Sunday 27 February 2022

Love Comes in Waves

I've mentioned my dad once or twice around here; although I love him dearly, he has the ability to infuriate the hell out of me. But then again, whose dad doesn't? I've also mentioned his nom de plume: my father, Gordon Medd, is Jigsaw Man; as Superheroes go his ability to do a thousand piece jigsaw may be a pretty rubbish super power, but, hey, he's my dad and I won't hear a word said against him (after all, that's my job).

In the past he's done circular jigsaws, double-sided jigsaws, single colour jigsaws; you name it, he's done 'em. Many of them have come by way of Christmas and birthday presents from me; yes, I've long since stopped fretting over what to get dad as December 25th approaches.

But his latest project has turned out to be his toughest assignment yet: Hokusai's The Wave had my dad teetering on the verge of madness. I was getting progress reports, photos, even selfies, of just how tricky this latest puzzle really was. It would appear that every piece, excluding the border, was exactly the same shape.

Each and every piece had to be painstakingly offered into position tens of times, scores often, before finding its rightful place. Dad's texts to me made for harrowing reading.

He told me that he would wake up in the middle of the night troubled by the most recent tricky section; dad would come downstairs in the wee small hours and to try and find a home for a few more pieces. It was only when the final piece was slotted into position that he could could finally breathe a sigh of relief and get his life back. 

That's when that I realised I couldn't just let him dismantle it and put it back in the box. I had to preserve it. The Jigsaw Man had invested so much time - so much of himself - on this amazing picture, I couldn't bear the thought of it being turned back into a thousand tiny pieces. So I rang my friend Ed at Paramount Pictures in Nottingham and brought him in as chief framer.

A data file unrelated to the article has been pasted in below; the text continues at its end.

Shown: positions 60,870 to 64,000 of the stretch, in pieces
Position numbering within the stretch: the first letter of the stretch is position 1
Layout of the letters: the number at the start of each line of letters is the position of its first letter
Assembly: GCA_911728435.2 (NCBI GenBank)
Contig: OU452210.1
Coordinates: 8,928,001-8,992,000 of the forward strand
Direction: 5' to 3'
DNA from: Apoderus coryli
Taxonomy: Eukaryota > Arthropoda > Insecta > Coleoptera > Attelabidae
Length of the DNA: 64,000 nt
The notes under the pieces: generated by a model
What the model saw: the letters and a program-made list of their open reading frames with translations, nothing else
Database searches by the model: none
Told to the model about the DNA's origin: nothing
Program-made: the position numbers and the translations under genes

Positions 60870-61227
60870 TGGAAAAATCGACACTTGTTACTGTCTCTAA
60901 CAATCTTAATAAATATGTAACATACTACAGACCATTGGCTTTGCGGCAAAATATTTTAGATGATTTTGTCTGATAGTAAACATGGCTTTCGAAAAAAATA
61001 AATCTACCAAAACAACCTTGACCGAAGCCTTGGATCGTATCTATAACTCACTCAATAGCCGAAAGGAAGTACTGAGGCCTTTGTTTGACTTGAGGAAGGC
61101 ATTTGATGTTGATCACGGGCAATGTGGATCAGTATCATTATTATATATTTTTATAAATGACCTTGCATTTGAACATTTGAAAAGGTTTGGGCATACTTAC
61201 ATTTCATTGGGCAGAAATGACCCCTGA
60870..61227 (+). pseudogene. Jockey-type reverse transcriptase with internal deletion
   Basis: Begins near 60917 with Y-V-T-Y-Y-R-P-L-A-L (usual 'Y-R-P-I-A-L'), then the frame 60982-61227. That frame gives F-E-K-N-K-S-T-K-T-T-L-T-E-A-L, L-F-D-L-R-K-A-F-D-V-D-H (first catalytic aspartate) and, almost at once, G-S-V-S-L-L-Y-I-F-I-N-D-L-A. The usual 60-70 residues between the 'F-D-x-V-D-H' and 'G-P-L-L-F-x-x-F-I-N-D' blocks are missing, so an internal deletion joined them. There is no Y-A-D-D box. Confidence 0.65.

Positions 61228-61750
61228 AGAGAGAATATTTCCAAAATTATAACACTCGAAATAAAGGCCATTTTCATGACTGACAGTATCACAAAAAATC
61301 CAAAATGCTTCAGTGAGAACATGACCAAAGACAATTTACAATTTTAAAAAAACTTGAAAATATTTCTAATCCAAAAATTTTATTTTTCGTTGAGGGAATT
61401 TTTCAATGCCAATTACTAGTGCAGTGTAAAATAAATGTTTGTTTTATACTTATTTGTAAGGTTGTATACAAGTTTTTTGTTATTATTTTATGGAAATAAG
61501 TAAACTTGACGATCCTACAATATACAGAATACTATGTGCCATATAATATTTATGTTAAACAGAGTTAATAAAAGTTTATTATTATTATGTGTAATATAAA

Tasked with carefully transferring this labour of love  from dad's beloved 'jig-roll' into a beautiful dry mount and frame, the finished artwork - which looks amazing - is now on display at Medd Towers (with all the above photos on its flip side). As Rod said, every picture tells a story. 

Andy Bell - Love Comes in Waves (2020)

Monday 21 February 2022


Today's Monday Long Song is pretty self explanatory: it has a wonky bassline and is a disco banger. It's also something of a kitchen staple here at Medd Towers.

The head honcho behind Red Rack'em, Danny Berman, is a musical geek. If loops, drum patterns and samples are your bag then you need look no further to see how the whole 8 minutes and 10 seconds was painstakingly pieced together.

However, I only speed read it as, a bit like magic tricks, I'd rather not know how they work (it quite literally ruins the magic); which reminds me - I must tell you all about Mike, the landlord in my new favourite bar, who specialises in close-up magic - maybe next time... 

Red Rack'em - Wonky Bassline Disco Banger - 2016

Tuesday 15 February 2022

At Sixes and Sevens

On Sunday evenings in 1972 any self respecting teenager with access to a radio and a rudimentary tape recorder could be found in their bedroom with their fingers poised over the play and record buttons as they constructed their very own playlists. Between 4pm and 6pm the weekly chart rundown was presided over by Radio 1 jock Tom Browne. All the platters that mattered got an airing; well, nearly all. For some reason the Beeb had a problem with Judge Dread. Tom would skim over the fact that Big Six (and later Big Seven) was sitting at #8 in the charts - but steadfastly refused to play it. What was going on? What could it be that prevented it from being played on the airwaves? And who was buying it if nobody could hear it? It would be a number of years later till I got to hear it in full. And what great tunes they were (Six and Seven). My 11 year old self would have loved 'em, nothing's so sure.